Belgian firm Atelier Vens Vanbelle has recently completed a family house built behind an old school facade, dated back from 1908, in Ghent, Belgium. When Stijn and Annemie bought the listed school façad with the vacant piece of land behind, they were already the fourth owners in a row. The other buyers hadn’t found a proper solution to build a contemporary house behind this facade. What do you do with a heritage listed school façade that you have to restore in the original state with the authentic window division etc?
The façade was beautiful but extremely difficult at the same time because it does not have the proportions of an ordinary home. The windows are not only very large, they are also quite high in relation to the street.
Contact with the street is very important, so it was decided to extrude the windows into spaces. The first ‘tube’ is a majestic entrance, the middle one is the kitchen, and the third is a desk/office space. This principle was repeated in the rear facade where the niches are storage, sitting and play areas. The living space is situated in between these two white extrusions.
Everything is designed in relationship with the dimensions of the windows, and the gap between the windows: the kitchen, the desk. The niches between the extruded windows are always served on two sides. These spaces were limited, but still everything fits in nicely. The staircase is hidden between the entrance and the kitchen, as well as a toilet, the entrance to the semi-underground basement, etc. Furthermore, the kitchen, desk, cupboards etc were also fitted in the thicknesses of the walls.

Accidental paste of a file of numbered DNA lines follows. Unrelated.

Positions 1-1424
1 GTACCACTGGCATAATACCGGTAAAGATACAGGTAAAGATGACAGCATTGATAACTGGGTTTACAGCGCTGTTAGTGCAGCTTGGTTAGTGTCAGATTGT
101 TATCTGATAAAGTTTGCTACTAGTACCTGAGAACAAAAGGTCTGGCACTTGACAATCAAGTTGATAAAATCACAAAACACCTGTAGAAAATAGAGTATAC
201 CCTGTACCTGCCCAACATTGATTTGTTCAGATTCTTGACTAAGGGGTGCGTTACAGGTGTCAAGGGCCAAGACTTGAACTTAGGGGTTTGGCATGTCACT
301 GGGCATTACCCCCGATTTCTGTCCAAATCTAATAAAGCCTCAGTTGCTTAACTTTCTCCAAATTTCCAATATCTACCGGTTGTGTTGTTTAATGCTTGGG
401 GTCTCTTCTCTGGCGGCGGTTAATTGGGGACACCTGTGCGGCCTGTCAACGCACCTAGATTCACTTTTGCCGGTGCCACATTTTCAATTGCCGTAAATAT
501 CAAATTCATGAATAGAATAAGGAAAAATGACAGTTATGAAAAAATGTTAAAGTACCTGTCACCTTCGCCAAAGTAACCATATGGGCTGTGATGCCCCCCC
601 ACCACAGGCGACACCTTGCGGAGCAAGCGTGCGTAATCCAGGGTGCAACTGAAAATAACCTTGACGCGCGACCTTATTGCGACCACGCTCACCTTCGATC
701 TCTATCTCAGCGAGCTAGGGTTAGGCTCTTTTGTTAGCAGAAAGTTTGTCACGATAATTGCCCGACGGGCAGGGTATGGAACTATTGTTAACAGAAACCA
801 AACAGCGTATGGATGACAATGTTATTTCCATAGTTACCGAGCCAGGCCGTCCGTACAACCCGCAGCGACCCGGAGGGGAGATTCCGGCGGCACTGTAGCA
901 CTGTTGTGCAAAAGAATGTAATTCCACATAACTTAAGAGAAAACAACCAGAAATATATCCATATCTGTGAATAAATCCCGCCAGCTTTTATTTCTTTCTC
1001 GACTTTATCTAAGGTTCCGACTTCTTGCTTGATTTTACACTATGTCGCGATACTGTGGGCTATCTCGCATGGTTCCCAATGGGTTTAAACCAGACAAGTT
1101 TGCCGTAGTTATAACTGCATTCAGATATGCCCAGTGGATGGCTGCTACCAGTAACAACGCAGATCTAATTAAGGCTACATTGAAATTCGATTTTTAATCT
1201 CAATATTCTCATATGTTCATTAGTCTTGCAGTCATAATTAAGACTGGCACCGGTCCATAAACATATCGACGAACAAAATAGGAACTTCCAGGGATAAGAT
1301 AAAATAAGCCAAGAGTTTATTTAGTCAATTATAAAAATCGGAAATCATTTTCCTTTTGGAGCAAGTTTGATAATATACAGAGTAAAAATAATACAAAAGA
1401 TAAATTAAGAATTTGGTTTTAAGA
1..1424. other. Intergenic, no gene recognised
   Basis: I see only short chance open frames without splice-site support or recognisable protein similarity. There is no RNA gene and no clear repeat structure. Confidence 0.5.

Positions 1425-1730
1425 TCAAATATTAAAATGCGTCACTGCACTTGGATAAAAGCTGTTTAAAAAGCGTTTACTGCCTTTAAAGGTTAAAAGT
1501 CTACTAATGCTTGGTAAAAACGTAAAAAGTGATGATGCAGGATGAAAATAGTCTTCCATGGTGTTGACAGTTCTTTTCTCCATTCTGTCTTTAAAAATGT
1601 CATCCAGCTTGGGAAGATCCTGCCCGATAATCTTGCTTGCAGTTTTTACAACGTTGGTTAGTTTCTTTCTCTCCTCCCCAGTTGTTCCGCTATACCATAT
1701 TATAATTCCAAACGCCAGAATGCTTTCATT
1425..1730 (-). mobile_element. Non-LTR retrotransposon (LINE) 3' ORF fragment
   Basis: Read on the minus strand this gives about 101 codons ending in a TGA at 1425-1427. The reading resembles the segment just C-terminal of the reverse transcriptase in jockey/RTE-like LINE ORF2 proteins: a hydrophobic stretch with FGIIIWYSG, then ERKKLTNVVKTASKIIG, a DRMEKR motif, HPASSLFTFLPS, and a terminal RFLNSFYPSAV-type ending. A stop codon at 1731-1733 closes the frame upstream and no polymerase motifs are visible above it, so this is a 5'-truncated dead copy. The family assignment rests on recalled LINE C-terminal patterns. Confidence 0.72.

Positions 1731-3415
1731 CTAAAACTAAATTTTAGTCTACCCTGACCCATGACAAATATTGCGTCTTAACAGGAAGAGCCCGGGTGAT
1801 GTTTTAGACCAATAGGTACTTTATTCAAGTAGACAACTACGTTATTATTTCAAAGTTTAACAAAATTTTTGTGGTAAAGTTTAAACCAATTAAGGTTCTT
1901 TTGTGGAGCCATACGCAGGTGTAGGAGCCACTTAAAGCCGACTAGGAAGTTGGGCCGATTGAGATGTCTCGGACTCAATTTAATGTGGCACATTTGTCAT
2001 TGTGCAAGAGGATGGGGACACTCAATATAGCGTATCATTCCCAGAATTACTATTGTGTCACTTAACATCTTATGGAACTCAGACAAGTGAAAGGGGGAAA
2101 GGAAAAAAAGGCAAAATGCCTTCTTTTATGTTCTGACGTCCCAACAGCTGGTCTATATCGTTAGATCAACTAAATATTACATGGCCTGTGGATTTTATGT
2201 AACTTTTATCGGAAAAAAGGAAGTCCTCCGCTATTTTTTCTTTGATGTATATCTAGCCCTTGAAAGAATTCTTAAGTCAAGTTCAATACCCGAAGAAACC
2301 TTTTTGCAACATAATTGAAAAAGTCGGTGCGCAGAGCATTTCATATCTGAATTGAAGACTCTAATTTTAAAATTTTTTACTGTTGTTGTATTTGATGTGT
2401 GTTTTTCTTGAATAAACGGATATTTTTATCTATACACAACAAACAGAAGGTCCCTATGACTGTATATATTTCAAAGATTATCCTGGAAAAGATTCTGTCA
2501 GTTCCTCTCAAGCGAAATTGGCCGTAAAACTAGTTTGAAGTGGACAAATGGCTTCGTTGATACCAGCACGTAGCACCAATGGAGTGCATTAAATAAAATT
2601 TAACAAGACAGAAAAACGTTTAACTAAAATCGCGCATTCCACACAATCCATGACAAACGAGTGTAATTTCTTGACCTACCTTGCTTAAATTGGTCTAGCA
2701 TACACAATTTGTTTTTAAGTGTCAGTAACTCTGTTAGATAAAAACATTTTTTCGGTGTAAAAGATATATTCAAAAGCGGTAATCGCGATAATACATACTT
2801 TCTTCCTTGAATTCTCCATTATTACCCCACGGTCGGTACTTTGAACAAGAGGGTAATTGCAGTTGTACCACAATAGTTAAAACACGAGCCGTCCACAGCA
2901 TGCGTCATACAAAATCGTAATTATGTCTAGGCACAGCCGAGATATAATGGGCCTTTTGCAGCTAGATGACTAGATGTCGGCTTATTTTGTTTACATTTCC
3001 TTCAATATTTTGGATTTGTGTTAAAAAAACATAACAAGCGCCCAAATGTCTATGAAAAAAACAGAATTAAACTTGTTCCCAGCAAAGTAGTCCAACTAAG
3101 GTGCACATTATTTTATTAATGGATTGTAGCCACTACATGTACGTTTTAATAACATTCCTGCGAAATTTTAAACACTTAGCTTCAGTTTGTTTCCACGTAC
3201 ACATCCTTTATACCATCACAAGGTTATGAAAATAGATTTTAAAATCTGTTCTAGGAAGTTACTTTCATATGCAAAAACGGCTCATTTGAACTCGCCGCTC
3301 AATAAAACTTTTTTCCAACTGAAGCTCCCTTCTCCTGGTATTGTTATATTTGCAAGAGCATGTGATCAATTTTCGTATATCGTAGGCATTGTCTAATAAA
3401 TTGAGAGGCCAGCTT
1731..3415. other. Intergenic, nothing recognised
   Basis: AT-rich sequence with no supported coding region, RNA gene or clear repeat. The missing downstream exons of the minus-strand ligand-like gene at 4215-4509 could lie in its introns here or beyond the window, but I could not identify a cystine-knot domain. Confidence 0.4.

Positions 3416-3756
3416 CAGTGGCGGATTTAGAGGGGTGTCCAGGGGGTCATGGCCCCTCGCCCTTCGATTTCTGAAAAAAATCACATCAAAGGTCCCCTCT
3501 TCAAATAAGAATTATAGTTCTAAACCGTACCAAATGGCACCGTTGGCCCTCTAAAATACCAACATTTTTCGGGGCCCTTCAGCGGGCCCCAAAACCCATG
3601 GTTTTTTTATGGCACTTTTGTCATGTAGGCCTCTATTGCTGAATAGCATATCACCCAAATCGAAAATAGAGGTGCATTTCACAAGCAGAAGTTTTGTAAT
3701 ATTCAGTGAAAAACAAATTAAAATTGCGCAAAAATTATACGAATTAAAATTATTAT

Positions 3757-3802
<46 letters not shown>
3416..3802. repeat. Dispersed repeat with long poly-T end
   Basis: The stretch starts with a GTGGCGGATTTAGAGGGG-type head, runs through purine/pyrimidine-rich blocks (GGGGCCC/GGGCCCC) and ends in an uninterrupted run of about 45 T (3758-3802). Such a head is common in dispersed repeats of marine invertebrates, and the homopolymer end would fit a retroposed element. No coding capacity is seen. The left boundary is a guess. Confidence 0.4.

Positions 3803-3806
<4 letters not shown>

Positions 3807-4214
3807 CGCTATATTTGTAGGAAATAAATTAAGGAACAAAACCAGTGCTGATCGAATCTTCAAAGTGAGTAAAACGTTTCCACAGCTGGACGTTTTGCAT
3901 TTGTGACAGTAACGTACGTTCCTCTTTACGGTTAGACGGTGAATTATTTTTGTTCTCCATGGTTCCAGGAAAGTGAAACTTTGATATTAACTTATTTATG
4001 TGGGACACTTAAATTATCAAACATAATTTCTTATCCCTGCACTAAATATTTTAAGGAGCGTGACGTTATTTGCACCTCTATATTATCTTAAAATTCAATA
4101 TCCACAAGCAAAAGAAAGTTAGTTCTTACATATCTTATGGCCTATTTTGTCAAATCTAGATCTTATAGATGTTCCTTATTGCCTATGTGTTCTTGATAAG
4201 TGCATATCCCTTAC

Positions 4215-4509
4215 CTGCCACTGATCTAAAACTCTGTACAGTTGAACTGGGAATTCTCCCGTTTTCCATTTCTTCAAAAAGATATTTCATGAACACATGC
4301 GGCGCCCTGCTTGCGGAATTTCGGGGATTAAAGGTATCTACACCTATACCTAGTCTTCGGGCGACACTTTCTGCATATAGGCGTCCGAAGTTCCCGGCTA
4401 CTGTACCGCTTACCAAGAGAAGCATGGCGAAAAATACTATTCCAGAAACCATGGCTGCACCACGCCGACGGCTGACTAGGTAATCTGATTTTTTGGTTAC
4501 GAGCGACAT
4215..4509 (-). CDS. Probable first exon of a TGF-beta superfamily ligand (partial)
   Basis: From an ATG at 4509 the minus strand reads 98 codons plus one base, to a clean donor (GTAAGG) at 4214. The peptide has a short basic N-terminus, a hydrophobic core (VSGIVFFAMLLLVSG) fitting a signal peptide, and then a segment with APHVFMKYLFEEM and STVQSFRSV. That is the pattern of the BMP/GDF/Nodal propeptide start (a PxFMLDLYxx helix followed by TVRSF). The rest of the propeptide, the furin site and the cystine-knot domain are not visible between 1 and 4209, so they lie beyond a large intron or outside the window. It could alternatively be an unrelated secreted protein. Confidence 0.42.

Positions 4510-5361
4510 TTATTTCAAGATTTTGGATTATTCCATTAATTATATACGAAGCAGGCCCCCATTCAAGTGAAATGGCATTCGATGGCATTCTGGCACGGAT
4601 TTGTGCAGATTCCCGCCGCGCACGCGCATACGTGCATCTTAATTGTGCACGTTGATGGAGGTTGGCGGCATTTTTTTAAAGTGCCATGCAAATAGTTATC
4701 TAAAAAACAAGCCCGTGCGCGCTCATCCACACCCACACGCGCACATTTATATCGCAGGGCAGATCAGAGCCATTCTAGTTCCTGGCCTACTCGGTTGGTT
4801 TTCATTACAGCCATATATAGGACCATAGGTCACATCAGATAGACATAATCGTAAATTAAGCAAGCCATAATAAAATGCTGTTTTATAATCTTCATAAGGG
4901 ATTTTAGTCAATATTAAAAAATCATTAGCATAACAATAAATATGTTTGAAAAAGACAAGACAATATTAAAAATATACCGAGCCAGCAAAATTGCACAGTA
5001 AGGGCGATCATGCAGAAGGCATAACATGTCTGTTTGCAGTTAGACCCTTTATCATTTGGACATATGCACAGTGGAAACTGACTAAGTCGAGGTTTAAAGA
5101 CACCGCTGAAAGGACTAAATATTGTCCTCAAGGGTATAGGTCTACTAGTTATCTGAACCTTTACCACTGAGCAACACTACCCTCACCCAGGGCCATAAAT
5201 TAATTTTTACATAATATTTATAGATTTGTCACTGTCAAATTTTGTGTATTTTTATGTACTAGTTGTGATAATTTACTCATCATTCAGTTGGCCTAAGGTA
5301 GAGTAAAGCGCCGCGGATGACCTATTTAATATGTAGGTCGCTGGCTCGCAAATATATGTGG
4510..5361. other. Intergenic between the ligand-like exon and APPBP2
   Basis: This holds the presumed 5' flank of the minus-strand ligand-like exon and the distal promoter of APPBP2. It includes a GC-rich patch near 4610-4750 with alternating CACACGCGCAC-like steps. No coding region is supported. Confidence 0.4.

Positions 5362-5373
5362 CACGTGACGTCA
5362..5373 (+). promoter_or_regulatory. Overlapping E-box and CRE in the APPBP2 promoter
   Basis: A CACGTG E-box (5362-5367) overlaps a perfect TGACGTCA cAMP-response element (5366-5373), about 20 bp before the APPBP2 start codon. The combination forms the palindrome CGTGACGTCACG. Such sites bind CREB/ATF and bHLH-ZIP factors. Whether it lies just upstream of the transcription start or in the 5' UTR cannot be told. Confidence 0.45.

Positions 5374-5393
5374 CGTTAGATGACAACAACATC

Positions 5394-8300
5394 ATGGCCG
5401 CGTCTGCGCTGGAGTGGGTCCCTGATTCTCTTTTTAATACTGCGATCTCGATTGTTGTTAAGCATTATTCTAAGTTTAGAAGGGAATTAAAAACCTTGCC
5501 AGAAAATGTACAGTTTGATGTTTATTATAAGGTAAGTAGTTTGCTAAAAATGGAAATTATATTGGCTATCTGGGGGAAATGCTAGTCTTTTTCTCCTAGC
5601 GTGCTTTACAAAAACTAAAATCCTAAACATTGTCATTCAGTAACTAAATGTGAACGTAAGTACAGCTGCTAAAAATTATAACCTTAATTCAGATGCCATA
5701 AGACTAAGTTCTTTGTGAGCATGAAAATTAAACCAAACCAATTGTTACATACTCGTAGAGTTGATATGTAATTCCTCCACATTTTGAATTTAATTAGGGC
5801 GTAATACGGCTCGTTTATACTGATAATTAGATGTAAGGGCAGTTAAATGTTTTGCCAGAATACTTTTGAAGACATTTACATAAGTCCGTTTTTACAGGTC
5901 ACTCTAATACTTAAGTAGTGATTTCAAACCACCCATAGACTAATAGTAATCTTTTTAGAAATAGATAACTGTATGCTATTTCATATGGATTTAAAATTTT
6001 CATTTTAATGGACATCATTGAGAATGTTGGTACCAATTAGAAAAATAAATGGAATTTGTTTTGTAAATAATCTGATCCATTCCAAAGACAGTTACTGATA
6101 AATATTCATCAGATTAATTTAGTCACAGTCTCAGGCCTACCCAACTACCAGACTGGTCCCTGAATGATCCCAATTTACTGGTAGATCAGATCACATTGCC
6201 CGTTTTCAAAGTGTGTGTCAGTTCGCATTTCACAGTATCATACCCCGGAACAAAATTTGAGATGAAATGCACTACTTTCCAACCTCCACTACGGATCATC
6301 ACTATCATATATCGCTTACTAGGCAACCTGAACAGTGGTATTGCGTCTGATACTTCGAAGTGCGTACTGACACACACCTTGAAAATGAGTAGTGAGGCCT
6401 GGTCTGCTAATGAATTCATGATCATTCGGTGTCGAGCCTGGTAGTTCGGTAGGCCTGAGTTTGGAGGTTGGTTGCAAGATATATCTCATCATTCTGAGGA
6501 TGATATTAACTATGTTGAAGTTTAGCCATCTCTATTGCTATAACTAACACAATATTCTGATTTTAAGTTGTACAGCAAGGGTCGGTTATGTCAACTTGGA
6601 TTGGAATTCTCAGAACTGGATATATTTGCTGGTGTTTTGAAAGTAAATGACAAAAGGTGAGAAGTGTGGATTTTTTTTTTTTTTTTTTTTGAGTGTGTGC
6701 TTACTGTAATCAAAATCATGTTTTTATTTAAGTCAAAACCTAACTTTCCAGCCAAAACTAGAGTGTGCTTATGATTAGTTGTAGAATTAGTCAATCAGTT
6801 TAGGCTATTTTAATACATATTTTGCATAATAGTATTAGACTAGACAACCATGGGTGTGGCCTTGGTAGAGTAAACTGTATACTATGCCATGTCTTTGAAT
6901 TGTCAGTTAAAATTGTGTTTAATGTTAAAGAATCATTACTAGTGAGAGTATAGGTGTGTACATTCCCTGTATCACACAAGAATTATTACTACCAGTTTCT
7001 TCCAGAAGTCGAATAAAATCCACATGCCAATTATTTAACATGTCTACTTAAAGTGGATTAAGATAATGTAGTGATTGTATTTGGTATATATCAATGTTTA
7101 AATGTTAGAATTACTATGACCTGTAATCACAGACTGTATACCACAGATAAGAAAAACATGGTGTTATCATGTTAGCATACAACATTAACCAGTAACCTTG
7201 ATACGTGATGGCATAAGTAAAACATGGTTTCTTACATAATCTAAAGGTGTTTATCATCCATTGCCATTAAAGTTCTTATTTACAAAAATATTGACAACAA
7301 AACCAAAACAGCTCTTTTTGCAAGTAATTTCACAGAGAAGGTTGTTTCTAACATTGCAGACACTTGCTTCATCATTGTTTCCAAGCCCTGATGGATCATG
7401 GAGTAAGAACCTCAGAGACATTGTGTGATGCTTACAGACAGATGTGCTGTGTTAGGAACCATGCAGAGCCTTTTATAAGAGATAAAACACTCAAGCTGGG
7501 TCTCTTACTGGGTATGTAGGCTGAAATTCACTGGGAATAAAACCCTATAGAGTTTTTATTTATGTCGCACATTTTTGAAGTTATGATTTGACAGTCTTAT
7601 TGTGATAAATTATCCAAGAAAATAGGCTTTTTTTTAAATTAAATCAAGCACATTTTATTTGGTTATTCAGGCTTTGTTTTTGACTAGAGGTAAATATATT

Because of the high position of the windows in relation to the street, there was room for a handy basement with extra storage space and laundry room under the kitchen and the office. Due to these level differences with the street side, the living space is somewhat lower and more enclosed. This gives a sense of homeliness, but at the same time everything is open and airy.
The garden is slightly lower than the living space, giving you a wider view towards the back. This creates a broader feeling than the actual surface of the garden, and that is enhanced by the mirrored garden shed. The city garden feels more spacious than it actually is, and the new rear façade was designed in a simple way to give a pleasant atmosphere to the garden.
The spaces of the extruded windows were kept abstract white, while in the interspace/living space a more cozy atmosphere was created. When choosing the materials in the living space it was very important that it would be a real home and not a school. In addition to the two brick walls, there are the wooden oak floor, the wooden beams of the ceiling and the industrial beam. The ceramic tiles in the entrance hall in two colors are again a conscious nod to the school of yesteryear. Also, the door between the entrance hall and the livingroom follows the original window division of the school façade.
Due to the choice of materials, the building appears to be spontaneous and lived through, while it actually is a completely new construction behind the facade. The sunlight enters through the south-facing facade and the white tubes, but also through the void centrally in the building. The void was lined with greenhouse profiles and mirroring glass. This glass provides privacy towards the first floor, while the sunlight is drawn into the living space in a fascinating way.
Every room has in some way contact with the living space, from the desk downstairs to the bedrooms upstairs. At the top of the stairs there is a spacious bathroom with a separate walk-in room with bath and shower. The corridor winds around the void, past the three children’s bedrooms up to the master bedroom. From here there is a visual contact with the rest of the house through the one way see-through glass wall.
The house is built with a logical route in mind: when the inhabitants get up in the morning, they first pass the bathroom, then go downstairs through the stairs in the kitchen for breakfast, etc. The result is an airy and logical house, just like the concept of this new building that forms a harmonious unity with the 19th-century façade.
all images © Tim Van de Velde